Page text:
Visual Arts News Digest, Compiled by the Vancouver Art Gallery Library, February 23, 2017

Vancouver

Susan Point’s art brings ancient wheel spinning into modern world.  “It’s hard to imagine what contemporary Coast Salish art would look like without Susan Point.” I made this observation in 2008, in a review of her carved cedar gateways, then newly installed in Stanley Park. Point, I added, “has almost single-handedly recovered her people’s graphic and sculptural traditions from obscurity”.  So, okay, I’m quoting myself, mostly because I’m gratified that my beliefs are so well proven by Point’s major retrospective exhibition at the Vancouver Art Gallery.”  Georgia Straight, February 22, 2017

Spring arts preview 2017 visual arts critics’ picks: Polar bears in the plaza, an ode to Charles H. Scott, and a look at Mexico.  There’s a “looking forward through looking back” theme in the visual arts this spring—partly because two long-standing arts institutions are preparing for big changes this fall. Presentation House Gallery, which has occupied the third floor of an old wooden building in North Vancouver for 40 years, will be moving into splendid new digs on the waterfront under the name of the Polygon Gallery. And the Charles H. Scott Gallery will be relocating (with its academic home, Emily Carr University of Art + Design) to a new building on Great Northern Way.  Georgia Straight, February 22, 2017

ART SEEN: Geoffrey Farmer sets the stage for childhood memories in The Big Kitchen.  Have you ever gone back to a place you knew intimately as a child and found it, well, small? What you once thought was a giant playground full of fascinating mountains and rivers and buildings turns out to be a tiny sandbox with sand and dirt and pebbles. With the addition of more and more experiences as we age, the passage of time can often reduce the psychic imprint of the past and bring it down to size in our memory.  As adults, can you recapture that feeling of mystery and awe we had as children? One way is through a change of scale. At Catriona Jeffries Gallery, artist Geoffrey Farmer has taken backdrops used in theatrical stage productions to make adults feel like children again.  Vancouver Sun, February 22, 2017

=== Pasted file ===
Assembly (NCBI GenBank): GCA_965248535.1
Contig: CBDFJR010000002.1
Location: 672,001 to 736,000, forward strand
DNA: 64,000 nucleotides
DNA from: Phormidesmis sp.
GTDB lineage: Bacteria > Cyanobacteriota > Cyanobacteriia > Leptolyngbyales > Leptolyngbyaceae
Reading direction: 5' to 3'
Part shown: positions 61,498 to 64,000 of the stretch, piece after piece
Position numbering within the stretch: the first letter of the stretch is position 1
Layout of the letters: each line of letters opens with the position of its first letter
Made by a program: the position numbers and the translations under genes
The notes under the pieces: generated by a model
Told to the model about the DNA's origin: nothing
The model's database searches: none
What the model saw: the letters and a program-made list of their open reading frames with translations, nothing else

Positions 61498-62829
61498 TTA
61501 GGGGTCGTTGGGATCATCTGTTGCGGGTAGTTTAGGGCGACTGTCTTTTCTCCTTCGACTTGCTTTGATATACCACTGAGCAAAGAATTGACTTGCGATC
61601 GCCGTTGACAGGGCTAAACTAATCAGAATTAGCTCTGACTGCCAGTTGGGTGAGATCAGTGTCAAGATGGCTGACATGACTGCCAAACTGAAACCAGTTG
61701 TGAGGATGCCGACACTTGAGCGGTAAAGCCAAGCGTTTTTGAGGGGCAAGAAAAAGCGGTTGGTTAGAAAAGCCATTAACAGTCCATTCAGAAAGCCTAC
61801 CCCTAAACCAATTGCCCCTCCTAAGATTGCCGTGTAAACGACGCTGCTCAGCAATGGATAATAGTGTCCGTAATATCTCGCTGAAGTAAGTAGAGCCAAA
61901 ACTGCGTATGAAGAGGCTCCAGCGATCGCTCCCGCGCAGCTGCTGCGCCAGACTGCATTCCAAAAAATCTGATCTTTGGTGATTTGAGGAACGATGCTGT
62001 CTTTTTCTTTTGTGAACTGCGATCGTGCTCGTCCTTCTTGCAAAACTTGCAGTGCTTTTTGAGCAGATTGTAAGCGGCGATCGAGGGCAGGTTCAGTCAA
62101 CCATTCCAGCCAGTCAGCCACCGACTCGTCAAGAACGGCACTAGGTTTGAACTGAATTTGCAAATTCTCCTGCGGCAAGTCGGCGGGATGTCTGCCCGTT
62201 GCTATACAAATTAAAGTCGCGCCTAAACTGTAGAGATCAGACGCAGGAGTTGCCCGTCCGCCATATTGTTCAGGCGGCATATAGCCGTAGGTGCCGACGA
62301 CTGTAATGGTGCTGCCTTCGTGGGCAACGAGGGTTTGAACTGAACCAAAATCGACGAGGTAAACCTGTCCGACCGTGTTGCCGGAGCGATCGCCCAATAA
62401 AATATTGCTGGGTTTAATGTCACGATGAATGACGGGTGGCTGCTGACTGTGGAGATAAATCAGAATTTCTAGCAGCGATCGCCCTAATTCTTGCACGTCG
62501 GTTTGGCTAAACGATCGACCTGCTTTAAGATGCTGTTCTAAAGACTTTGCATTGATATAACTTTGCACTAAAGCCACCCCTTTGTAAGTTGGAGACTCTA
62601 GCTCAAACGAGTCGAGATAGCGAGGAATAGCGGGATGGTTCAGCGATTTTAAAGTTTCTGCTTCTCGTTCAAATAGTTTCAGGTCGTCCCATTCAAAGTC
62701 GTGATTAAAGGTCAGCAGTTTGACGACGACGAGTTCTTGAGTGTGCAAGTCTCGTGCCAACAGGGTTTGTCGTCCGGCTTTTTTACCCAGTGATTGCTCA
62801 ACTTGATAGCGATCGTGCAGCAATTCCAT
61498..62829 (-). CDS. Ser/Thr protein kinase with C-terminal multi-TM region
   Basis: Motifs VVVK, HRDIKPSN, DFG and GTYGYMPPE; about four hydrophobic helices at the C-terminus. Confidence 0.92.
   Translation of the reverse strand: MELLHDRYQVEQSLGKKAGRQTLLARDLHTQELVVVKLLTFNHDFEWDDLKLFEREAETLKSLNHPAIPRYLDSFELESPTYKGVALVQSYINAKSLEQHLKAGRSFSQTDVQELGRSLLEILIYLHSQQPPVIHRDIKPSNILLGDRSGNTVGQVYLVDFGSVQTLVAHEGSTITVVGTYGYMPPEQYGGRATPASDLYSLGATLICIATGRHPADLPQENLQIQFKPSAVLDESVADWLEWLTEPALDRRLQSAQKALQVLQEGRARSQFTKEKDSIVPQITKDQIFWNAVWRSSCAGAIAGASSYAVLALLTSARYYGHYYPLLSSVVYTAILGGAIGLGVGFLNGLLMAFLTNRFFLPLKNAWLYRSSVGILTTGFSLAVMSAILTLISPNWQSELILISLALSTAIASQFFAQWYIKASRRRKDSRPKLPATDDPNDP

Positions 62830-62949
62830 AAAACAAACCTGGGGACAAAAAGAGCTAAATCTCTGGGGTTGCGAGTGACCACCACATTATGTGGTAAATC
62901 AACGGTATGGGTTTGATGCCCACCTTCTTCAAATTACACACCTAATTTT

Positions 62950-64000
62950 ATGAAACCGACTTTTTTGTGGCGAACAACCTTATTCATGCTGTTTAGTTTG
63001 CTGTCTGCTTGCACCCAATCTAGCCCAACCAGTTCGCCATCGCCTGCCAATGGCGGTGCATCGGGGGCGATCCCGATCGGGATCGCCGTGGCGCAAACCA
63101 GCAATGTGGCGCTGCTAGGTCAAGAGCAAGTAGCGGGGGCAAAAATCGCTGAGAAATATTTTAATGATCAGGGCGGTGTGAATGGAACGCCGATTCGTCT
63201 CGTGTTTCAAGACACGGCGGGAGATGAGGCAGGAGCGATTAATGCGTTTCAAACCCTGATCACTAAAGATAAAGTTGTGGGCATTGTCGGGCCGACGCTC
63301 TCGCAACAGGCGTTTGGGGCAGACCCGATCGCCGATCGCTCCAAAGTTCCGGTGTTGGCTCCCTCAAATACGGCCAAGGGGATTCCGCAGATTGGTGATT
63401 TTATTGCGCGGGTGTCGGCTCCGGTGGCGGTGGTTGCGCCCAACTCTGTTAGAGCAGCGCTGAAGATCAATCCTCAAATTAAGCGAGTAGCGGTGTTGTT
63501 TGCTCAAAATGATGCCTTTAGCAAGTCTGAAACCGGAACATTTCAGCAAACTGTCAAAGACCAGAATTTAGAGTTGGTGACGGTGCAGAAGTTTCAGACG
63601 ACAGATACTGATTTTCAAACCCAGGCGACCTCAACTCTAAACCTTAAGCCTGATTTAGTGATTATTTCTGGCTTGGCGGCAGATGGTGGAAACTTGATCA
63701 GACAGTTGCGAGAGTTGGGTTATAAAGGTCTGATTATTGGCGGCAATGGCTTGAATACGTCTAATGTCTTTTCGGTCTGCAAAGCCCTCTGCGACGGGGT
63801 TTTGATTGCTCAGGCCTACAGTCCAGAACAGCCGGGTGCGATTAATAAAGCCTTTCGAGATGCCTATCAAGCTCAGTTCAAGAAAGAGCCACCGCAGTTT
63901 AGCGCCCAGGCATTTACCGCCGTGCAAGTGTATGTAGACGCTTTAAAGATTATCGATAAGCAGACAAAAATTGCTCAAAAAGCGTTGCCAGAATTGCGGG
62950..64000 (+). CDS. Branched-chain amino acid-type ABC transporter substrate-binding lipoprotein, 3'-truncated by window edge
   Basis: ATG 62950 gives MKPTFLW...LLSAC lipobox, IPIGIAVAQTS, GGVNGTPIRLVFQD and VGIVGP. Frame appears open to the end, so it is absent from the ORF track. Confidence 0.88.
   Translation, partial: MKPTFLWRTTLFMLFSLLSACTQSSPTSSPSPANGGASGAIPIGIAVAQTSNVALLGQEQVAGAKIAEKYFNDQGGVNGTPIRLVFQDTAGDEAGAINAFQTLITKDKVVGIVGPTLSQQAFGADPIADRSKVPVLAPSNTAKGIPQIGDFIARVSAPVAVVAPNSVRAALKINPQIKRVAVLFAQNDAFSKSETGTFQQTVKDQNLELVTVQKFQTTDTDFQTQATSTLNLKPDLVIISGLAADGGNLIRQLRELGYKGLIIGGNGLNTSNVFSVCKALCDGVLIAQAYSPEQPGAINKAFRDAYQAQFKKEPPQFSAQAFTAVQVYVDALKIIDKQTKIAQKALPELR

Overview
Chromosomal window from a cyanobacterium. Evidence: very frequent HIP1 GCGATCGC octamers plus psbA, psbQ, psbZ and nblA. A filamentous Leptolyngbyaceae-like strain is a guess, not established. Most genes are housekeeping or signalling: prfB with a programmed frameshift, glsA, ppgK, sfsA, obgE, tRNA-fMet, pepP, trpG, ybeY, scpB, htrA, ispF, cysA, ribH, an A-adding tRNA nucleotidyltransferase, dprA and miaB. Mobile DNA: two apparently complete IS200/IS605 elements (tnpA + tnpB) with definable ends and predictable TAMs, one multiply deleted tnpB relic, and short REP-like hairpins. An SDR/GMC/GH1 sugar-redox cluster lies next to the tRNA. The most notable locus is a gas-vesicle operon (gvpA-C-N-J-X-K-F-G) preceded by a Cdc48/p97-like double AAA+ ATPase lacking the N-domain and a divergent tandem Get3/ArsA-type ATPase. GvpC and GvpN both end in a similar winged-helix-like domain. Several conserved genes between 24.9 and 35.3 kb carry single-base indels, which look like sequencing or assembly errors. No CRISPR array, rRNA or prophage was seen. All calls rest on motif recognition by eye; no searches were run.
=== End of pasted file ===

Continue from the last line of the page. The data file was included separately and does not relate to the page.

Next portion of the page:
Provincial budget skips increases to B.C. Arts Council. In the case of this week’s 2017-18 provincial budget, it was more about what they didn’t say than what they did. When finance minister Michael de Jong presented the B.C. government’s February 21, he made no mention of increases to the B.C. Arts Council.  Georgia Straight, February 22, 2017

Alex MacKenzie’s Bungalow installation connects the past and present.  In the neighbourhood around Falaise Park, the city created a community where returning troops from the Second World War could recuperate and have a fresh start with their families.  While many remain unaware of the site’s cultural history, however, artist Alex MacKenzie has recreated a slice of Vancouver’s past with his Bungalow installation. “The Board of Parks and Recreation established the Fieldhouse initiative, which allows artists to create site-specific work,” he tells the Straight on the line from his Vancouver home.   Georgia Straight, February 16, 2017

Edmonton

Paula Simons: Five new sculptures aim to animate Capital Boulevard in time for Canada’s 150th birthday.  This summer, Capital Boulevard will become a sculpture walk, with five art installations, designed to mark Canada’s sesquicentennial — one per block. “These are five different ways of telling the Canada 150 story,” says Linda Wedman, executive director of The Places, Edmonton’s public art and design program, which commissioned the works.   Edmonton Journal, February 16, 2017